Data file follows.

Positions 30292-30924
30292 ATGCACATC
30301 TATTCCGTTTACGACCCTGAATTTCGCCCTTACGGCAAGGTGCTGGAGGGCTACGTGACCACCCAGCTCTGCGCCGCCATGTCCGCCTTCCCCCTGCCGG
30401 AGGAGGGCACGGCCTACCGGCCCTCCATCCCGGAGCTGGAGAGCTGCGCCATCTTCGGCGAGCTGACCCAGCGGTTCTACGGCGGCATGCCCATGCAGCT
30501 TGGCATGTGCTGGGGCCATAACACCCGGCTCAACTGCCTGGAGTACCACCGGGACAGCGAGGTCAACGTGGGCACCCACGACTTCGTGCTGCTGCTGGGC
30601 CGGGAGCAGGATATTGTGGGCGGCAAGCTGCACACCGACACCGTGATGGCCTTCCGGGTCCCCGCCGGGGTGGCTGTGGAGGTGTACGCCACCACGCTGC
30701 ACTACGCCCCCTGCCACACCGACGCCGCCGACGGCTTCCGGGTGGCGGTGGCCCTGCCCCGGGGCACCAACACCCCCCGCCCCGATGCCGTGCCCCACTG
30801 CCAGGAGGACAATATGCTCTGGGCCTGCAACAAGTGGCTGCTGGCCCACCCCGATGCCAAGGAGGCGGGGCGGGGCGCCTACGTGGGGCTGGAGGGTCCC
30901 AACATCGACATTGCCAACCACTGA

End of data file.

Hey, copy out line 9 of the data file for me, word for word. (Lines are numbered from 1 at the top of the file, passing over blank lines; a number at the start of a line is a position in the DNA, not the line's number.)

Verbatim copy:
30901 AACATCGACATTGCCAACCACTGA